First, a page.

A surety on a bank loan is when an individual or company assumes personal liability for the repayment of another party's debt should that party fail to repay as agreed. The guarantor assumes all personal liability for the entirety of the debt, or if there are numerous guarantors, each guarantor assumes personal liability for the full payment. This is called ‘full responsibility in solidum’ or joint liability. The issuer and endorsers of a bill provides a different kind of surety than guarantors of a bond, and for this reason there are special rules that apply to this kind of surety.
The most common form of surety for a short-term bank loan is a surety bond. A surety is one kind of security that the debt will be repaid. Other forms of debt securities include collateraæ pledges against real estate or automobiles or more liquid forms of collateral like commercial bonds. Bills of exchange often serve as debt security for revolving loans (overdrafts) and letters of credit.
To assume a surety for a bank loan the guarantor enters his or her name on a declaration on bond or other debt instruments attesting to his or her surety for the loan. In the case of bills of exchange no special declaration is needed, only the name written on the document. The surety can be transferred to someone else without their signature, e.g. if the guarantor dies. A spouse who shares in an undivided estate assumes the surety and the same applies to heirs who divide an estate privately among themselves.
How extensive is a surety?
According to the stipulations of most debt instruments, a surety covers the principal, interest, indexation, penalty charges, and costs, including collection costs. The guarantor may have to pay for failed attempts at collection from the original debtor or other guarantors. Changes that are made to the debt instrument after the guarantor has entered his signature are not binding for the guarantor unless he has explicitly accepted the changes.
It is a legal requirement that the guarantor’s signature be witnessed. The two witnesses must attest to the signatures of both the original debtor and the guarantor. There is no requirement for witnesses in cases of bills of exchange.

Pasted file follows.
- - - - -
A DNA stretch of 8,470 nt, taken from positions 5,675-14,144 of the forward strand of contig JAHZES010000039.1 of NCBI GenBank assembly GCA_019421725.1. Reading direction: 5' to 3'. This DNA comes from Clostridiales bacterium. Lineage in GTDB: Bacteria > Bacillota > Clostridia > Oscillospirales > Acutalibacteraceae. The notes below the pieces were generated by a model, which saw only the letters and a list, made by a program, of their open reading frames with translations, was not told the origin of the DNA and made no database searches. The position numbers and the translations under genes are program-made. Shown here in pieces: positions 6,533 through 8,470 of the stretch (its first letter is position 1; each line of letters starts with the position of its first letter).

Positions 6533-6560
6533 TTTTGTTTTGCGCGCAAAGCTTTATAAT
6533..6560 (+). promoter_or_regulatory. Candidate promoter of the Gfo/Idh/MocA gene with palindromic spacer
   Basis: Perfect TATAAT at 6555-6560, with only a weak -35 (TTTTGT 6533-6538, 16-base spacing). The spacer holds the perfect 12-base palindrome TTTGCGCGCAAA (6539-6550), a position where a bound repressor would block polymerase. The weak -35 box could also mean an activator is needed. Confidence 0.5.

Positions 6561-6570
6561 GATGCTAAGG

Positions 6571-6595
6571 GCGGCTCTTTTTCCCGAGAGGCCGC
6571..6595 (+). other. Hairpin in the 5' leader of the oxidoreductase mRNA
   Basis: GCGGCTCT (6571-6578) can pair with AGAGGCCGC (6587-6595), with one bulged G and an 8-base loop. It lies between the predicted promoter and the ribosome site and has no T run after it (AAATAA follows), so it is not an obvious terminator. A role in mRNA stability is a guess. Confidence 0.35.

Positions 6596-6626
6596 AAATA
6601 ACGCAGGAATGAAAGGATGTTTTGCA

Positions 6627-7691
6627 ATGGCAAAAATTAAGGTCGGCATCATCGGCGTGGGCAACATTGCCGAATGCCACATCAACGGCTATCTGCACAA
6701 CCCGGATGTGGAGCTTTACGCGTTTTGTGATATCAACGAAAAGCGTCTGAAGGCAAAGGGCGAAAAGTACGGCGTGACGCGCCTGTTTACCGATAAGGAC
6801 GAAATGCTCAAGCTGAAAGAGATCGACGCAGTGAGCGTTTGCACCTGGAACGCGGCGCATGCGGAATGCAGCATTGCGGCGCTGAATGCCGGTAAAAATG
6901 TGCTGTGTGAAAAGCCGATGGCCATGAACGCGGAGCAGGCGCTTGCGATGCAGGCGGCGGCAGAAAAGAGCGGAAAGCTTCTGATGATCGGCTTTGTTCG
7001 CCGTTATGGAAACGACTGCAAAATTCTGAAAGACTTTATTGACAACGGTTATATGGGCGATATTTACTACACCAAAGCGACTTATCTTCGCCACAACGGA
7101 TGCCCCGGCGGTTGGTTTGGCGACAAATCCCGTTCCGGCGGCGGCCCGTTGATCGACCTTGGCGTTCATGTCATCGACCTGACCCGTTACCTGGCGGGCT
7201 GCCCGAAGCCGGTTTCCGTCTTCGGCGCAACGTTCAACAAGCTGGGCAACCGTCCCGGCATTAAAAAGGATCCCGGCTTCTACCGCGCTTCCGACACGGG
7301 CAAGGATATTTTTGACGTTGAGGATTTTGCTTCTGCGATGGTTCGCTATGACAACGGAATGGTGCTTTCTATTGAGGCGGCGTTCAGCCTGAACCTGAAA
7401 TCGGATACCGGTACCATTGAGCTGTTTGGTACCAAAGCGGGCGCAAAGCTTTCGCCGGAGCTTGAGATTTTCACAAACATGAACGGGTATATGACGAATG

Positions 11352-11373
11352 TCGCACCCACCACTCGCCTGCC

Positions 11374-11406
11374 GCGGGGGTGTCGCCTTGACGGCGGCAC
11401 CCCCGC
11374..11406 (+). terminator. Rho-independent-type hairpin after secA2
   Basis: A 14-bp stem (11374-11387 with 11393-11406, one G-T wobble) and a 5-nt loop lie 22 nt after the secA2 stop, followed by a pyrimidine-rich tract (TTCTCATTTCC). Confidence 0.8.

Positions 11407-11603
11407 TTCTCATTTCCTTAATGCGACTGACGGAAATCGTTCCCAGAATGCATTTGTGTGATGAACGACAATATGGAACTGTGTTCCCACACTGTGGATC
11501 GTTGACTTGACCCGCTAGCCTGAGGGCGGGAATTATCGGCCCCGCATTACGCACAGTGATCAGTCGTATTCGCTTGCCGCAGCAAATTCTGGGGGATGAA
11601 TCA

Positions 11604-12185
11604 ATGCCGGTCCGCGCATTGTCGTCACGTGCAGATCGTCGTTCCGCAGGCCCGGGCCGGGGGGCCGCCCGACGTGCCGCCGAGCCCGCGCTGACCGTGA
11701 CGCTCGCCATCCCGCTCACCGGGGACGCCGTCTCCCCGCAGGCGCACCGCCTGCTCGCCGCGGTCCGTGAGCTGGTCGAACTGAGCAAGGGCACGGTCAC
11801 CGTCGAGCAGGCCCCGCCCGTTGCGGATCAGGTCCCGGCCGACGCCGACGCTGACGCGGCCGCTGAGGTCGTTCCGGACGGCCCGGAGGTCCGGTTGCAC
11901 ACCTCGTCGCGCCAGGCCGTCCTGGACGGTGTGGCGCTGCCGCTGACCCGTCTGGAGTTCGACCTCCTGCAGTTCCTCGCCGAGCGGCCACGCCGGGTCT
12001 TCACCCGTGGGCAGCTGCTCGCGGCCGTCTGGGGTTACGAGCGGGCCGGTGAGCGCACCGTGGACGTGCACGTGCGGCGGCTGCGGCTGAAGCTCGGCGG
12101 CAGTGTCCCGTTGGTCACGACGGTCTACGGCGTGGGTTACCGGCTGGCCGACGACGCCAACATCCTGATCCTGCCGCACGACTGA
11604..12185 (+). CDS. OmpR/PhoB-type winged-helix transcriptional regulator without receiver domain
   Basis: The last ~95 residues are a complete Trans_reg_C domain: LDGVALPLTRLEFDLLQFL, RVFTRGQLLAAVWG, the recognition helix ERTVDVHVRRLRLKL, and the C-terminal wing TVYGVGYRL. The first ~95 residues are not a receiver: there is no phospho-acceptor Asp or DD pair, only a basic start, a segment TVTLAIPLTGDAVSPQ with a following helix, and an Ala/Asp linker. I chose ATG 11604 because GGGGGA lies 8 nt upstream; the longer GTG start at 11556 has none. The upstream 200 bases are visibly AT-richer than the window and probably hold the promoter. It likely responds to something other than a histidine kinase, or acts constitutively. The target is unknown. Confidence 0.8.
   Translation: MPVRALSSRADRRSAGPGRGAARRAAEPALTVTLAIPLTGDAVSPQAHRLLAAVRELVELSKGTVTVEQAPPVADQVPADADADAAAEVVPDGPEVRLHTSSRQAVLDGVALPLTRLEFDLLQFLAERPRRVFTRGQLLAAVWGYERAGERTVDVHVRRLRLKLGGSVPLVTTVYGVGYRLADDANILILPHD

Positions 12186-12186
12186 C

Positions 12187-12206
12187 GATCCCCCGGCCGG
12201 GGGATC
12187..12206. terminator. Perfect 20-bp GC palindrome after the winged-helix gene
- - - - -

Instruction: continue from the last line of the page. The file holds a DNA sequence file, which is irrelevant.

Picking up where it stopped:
If debt falls into arrears the guarantor may be made to pay all the debt in arrears. In most cases debt collection from both the original debtor and guarantor is effected simultaneously. The surety is in solidum, meaning that such that all debt in arrears may be collected from only one of many guarantors. The order of signatures makes no difference. Most debt instruments provide for the right of forcible seizure without a court order, however before such measures are taken a requisition will be submitted with a 15-day notice. Forcible seizure may be imposed in cases of bills of exchange with the same notice.
Rights of the guarantor
A guarantor who pays the debt for which he or she is liable may demand reimbursement from the original debtor for all that has been paid in addition to penalty interest from the date of payment, according to those receipts produced to prove payment. The guarantor also has the option to do diligence against the other guarantors for relief in equal payments. For example, if the guarantor who paid is one of two guarantors, he can demand because of joint liability that the other guarantor reimburse him half of what he has paid.
This does not apply to bills of exchange. A guarantor (issuer or endorser) may only place a claim on those who are listed above him on the bill. Guarantors can keep the debt liability as a minimum by paying the debt in arrears immediately. It is not possible to designate a portion of debt to pay like the principal, interest, indexation, and costs in arrears unless the debt is paid in full.
Voidance of surety
A surety becomes null and void most often once the loan liability is paid off in its entirety. It is possible that the surety can be voided earlier, e.g. if the debtor declares that the guarantor is released from his or her liability, most often because another guarantor has taken on his or her liability. The surety can also expire, which happens four years after the due date, provided that there have been no attempts at collection.